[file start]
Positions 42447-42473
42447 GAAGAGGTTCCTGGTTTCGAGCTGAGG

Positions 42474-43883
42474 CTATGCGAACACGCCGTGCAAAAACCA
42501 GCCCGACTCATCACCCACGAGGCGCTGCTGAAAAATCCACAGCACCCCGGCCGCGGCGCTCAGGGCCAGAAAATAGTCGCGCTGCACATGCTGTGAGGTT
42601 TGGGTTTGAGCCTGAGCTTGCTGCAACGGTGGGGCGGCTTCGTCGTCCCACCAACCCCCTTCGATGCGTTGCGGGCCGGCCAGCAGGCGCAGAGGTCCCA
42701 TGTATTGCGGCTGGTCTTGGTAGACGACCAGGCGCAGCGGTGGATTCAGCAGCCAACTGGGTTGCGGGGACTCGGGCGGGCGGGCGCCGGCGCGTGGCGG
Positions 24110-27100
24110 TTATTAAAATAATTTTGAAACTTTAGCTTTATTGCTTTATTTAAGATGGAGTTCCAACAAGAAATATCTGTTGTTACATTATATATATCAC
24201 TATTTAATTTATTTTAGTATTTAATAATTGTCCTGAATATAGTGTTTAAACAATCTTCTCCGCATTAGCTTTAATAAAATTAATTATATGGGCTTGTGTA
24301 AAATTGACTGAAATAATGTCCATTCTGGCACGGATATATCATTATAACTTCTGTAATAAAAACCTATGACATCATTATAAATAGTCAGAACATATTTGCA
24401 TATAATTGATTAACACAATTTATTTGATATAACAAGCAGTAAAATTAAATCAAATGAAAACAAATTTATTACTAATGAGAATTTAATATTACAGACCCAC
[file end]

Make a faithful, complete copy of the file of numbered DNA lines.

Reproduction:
Positions 42447-42473
42447 GAAGAGGTTCCTGGTTTCGAGCTGAGG

Positions 42474-43883
42474 CTATGCGAACACGCCGTGCAAAAACCA
42501 GCCCGACTCATCACCCACGAGGCGCTGCTGAAAAATCCACAGCACCCCGGCCGCGGCGCTCAGGGCCAGAAAATAGTCGCGCTGCACATGCTGTGAGGTT
42601 TGGGTTTGAGCCTGAGCTTGCTGCAACGGTGGGGCGGCTTCGTCGTCCCACCAACCCCCTTCGATGCGTTGCGGGCCGGCCAGCAGGCGCAGAGGTCCCA
42701 TGTATTGCGGCTGGTCTTGGTAGACGACCAGGCGCAGCGGTGGATTCAGCAGCCAACTGGGTTGCGGGGACTCGGGCGGGCGGGCGCCGGCGCGTGGCGG
Positions 24110-27100
24110 TTATTAAAATAATTTTGAAACTTTAGCTTTATTGCTTTATTTAAGATGGAGTTCCAACAAGAAATATCTGTTGTTACATTATATATATCAC
24201 TATTTAATTTATTTTAGTATTTAATAATTGTCCTGAATATAGTGTTTAAACAATCTTCTCCGCATTAGCTTTAATAAAATTAATTATATGGGCTTGTGTA
24301 AAATTGACTGAAATAATGTCCATTCTGGCACGGATATATCATTATAACTTCTGTAATAAAAACCTATGACATCATTATAAATAGTCAGAACATATTTGCA
24401 TATAATTGATTAACACAATTTATTTGATATAACAAGCAGTAAAATTAAATCAAATGAAAACAAATTTATTACTAATGAGAATTTAATATTACAGACCCAC